Take the 2-minute tour ×
Stack Overflow is a question and answer site for professional and enthusiast programmers. It's 100% free, no registration required.

I am attempting to write a two-pass algorithm incorporating some legacy code. I want to move through a particular container twice, once in order and once in reverse order. Obviously, my first thought was to use an iterator and a reverse_iterator, but strangely the designers of the container class I'm using did not see fit to define a working reverse_iterator for the container (reverse_iterators here cannot be dereferenced like iterators can be). I already have an algorithm that requires a reverse_iterator.

My thought is to use the first pass iterator for the first part of the algorithm, and as I perform the algorithm push_front the items into a new container, then iterate through the new container. This will take up memory, which isn't critical in my application, but made me wonder: are there any cleaner alternatives to reverse_iterators in C++, or should I take the time to rework my algorithm using only forward iterators?

share|improve this question

1 Answer 1

up vote 4 down vote accepted

If you need to iterate over the elements of a container in reverse order, you don't necessarily need to use a reverse iterator.

If the container has bidirectional iterators, then you can use ordinary iterators and use --it to iterate from end() to begin() instead of using ++it to iterate from begin() to end().

Since this is a bit tricky, you can use the std::reverse_iterator wrapper to convert an ordinary iterator into a reverse iterator (this basically swaps ++ and -- and encapsulates the trickery required to get this to work).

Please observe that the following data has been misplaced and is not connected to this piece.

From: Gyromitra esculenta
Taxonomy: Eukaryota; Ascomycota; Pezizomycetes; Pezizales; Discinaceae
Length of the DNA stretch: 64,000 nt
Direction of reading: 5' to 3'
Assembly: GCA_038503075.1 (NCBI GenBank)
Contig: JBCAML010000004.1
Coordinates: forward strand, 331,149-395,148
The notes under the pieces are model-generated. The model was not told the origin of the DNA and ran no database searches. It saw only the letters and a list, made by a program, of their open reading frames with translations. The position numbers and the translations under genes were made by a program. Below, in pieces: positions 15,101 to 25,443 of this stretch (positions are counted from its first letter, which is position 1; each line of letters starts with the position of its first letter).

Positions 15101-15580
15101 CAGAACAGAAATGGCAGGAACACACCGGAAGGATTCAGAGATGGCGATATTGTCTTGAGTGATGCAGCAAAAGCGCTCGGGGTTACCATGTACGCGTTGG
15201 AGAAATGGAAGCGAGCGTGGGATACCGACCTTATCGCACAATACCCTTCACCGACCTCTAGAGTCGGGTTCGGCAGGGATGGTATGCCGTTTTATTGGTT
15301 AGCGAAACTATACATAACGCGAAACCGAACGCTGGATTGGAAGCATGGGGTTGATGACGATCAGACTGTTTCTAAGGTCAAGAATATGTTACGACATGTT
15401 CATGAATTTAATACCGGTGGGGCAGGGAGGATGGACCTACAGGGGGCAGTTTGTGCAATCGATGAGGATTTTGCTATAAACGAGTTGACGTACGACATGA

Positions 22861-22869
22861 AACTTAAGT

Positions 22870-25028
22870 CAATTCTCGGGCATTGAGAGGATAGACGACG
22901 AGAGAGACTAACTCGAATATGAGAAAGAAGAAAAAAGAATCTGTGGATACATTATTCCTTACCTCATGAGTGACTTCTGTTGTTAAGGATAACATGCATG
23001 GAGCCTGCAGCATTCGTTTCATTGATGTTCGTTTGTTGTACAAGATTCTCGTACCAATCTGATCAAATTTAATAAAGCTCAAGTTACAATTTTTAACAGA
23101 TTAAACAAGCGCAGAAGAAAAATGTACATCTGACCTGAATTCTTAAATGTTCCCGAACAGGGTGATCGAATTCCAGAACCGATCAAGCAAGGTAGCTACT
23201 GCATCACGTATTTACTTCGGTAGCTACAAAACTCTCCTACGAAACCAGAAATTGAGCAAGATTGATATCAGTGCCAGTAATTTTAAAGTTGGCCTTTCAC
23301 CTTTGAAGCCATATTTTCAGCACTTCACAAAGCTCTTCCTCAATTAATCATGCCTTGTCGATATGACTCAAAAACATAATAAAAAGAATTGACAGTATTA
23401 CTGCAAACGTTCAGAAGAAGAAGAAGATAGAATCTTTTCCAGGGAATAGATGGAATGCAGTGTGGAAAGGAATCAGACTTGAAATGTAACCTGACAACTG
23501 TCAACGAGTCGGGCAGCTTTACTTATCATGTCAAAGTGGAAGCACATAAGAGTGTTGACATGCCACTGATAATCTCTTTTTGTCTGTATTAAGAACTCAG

If the container doesn't have bidirectional iterators then that means it's impossible to iterate over the elements of the container in reverse order, in which case you would need either to rewrite your algorithm or to use a different container.

Any container that has bidirectional iterators, it should provide reverse iterator functionality; this is part of the STL and C++ Standard Library "Container" concept.

share|improve this answer
Thanks, it looks like the iterator is bidirectional. The class actually uses std::reverse_iterator to implement its reverse_iterator, but when I try to use it and dereference it, I get a compiler error. –  Zeke Nov 20 '10 at 7:36
@Zeke: You'll have to post the code you are using and the exact compiler errors; otherwise, it's kind of hard to help. :( –  James McNellis Nov 20 '10 at 7:44
@James: Fair enough. I think I have the --it idea working, but do you have any suggestions for the for loop condition? I'd like to use for (--it; it != end; --it) but then I'll miss the last item. Can I modify the condition or do I need to include the loop code after the loop body has ended? –  Zeke Nov 20 '10 at 7:50
@James: In the above code, it is set to .end() and end is set to .begin(). –  Zeke Nov 20 '10 at 7:51
@Zeke: That's the tricky part that the std::reverse_iterator template helps with. :-) Anyway, you need for (auto loop_it = end(); loop_it != begin(); --loop_it) { auto it = loop_it; --it; } Effectively, you iterator from end() to begin() but then inside of the loop you use the element that precedes the element pointed to by the iterator; if you draw this method out on paper, it'll make more sense than I can explain here in a comment :-P (Replace auto with your iterator type) –  James McNellis Nov 20 '10 at 7:53

Your Answer


By posting your answer, you agree to the privacy policy and terms of service.

Not the answer you're looking for? Browse other questions tagged or ask your own question.